Glenn Azzinari, Partner
If you own or manage commercial real estate, you’ll have a daunting decision to make when the time comes to build out your space or undertake a major renovation. The same challenge applies if you are a major commercial tenant and your landlord has authorized you to renovate the leased premises. In either case, once you’ve decided to proceed, your next decision may be the most crucial: choosing the right delivery method for your project.
Like so much in life, making the correct decision involves a careful balancing of risk and reward. And let’s be clear, there is no one right answer. But to make an informed decision, it helps to have a good understanding of the options available to you.
For our purposes, let’s call the decision maker the “project owner.” Whether you own the property, manage it for another, or lease it from a landlord, the basis analysis is the same: deciding how to move forward with the work. This post isn’t intended to cover every delivery method available, but to focus on three of the most commonly used methods as well as mention a newer method getting a lot of attention.
Let’s first run down what many consider the big three:
Design-Bid-Build: This method is the most traditional, typically involving three discreet project stages: first, arranging for a design professional (architect or engineer) to draw up the plans, then bidding the project using those plans, and finally selecting the winning bidder to construct the project. While many consider this a tried and true approach (indeed, many public projects are required to use design-bid-build on the theory of reliable pricing), the downsides are also well-known. For one thing, this method often takes the longest from start to finish. And since the designer and constructor have their separate zones of responsibility, this method is prone to certain inefficiencies (to use a polite term). This problem is actually baked-in by the nature of design-bid-build: the designer typically designs to make his or her life easier (and the associated design risks smaller), and the builder ends up having to work with a set of plans that may not be optimal from a construction standpoint.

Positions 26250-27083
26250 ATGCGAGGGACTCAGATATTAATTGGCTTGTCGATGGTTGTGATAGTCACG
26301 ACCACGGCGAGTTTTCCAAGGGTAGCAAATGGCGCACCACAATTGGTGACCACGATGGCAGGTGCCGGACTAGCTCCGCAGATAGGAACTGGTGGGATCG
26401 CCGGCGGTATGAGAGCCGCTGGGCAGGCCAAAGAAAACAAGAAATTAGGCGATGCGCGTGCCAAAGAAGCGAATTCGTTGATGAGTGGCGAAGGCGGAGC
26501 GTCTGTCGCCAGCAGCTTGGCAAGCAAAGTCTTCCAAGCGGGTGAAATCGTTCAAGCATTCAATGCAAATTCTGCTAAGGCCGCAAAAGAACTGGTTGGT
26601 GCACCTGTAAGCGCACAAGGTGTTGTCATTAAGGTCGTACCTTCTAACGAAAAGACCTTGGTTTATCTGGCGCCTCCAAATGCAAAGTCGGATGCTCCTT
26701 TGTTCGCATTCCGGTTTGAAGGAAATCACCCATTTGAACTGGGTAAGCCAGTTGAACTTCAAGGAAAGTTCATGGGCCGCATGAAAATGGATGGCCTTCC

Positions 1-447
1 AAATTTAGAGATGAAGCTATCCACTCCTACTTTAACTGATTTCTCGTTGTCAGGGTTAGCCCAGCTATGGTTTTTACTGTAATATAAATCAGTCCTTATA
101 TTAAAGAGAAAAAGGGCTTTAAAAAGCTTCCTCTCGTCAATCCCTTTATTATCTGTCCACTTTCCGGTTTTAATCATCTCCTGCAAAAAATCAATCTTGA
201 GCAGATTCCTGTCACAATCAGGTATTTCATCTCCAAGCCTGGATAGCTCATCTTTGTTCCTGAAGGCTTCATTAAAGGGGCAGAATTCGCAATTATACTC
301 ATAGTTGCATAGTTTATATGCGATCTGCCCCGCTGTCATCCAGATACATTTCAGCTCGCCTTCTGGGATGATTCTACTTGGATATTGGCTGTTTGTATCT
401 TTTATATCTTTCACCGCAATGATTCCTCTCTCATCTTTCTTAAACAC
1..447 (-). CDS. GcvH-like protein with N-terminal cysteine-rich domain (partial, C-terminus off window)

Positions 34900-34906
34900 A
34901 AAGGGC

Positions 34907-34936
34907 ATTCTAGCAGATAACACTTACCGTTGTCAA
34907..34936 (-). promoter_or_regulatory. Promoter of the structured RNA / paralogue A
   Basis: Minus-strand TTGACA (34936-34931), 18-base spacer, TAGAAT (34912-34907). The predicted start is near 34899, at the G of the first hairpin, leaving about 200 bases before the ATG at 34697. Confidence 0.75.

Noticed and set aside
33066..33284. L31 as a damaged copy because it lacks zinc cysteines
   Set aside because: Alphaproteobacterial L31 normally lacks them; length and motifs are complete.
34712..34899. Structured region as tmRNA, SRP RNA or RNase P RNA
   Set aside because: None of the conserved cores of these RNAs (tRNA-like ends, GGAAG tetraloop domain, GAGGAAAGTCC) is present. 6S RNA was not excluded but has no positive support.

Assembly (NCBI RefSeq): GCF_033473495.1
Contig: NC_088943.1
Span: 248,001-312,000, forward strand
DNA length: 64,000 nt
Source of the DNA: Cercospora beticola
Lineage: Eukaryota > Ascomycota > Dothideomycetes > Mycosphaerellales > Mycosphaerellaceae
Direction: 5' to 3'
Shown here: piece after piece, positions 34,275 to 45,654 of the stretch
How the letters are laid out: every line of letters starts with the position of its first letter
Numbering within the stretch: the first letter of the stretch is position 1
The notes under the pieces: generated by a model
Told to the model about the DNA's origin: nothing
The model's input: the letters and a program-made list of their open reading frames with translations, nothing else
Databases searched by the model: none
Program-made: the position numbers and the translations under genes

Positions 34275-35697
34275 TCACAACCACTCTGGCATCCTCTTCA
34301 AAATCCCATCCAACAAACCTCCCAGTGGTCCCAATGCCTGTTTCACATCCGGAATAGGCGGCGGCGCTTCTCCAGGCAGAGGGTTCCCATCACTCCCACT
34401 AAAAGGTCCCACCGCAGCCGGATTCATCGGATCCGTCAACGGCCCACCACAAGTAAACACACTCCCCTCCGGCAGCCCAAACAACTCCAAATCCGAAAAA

Construction Management: Under the CM approach, the project owner typically enters into separate contracts for the design services and the construction work but uses a construction manager to (in theory) shift away certain risks. In a typical project using the CM concept, the construction manager will serve as the owner’s consultant during the design phase but then assume some of the risks of construction performance as if the CM were more of a general contractor. Typically, the CM enters into the major trade subcontracts as the owner’s agent and then runs the project to completion. On the plus side, the CM approach injects a contractor’s perspective into the planning and design process. But if you pick the wrong CM, your project typically pays the price. Since the CM’s fee is “at risk,” the CM’s motivation during construction may – in reality – shift from serving the owner’s interests to protecting the CM’s financial position.
Design-Build: Under this approach, a single entity runs the show: the design-builder, which sometimes is one and the same (but may also be a joint venture or consortium formed to execute the project). The advantage here is one-stop shopping, as the design services are combined with the construction work under a single contract. When this method first gained prominence, many in the industry would refer to design-build as a “turnkey” project: the project owner would award the project to a design-builder and then wait to be handed the keys. The design-build approach has several advantages, including reducing the project’s length, cost efficiencies (since the designer should be working closely with construction group) and a single point of responsibility. But some project owners find they may want more input and control than afforded by a typical design-build process.
All three of these methods make sense in certain contexts, but a new kid on the block is getting a good deal of publicity. Known as integrated project delivery (IPD), this approach pulls together all relevant project participants (project owner, architect, engineer, general contractor, major subcontractors and even key suppliers) and has them all sign a single contract for the project. The IPD approach will be the subject of a future post since even many industry insiders may not be familiar with it.
The bottom line is there is no “one size fits all” solution when it comes to project delivery. Every construction or renovation project is unique in its own way, and the project owner has to consider any number of variables as you weigh your options. As a project owner, the key is to choose the right one for your situation and tailor it to meet the specific needs of your project.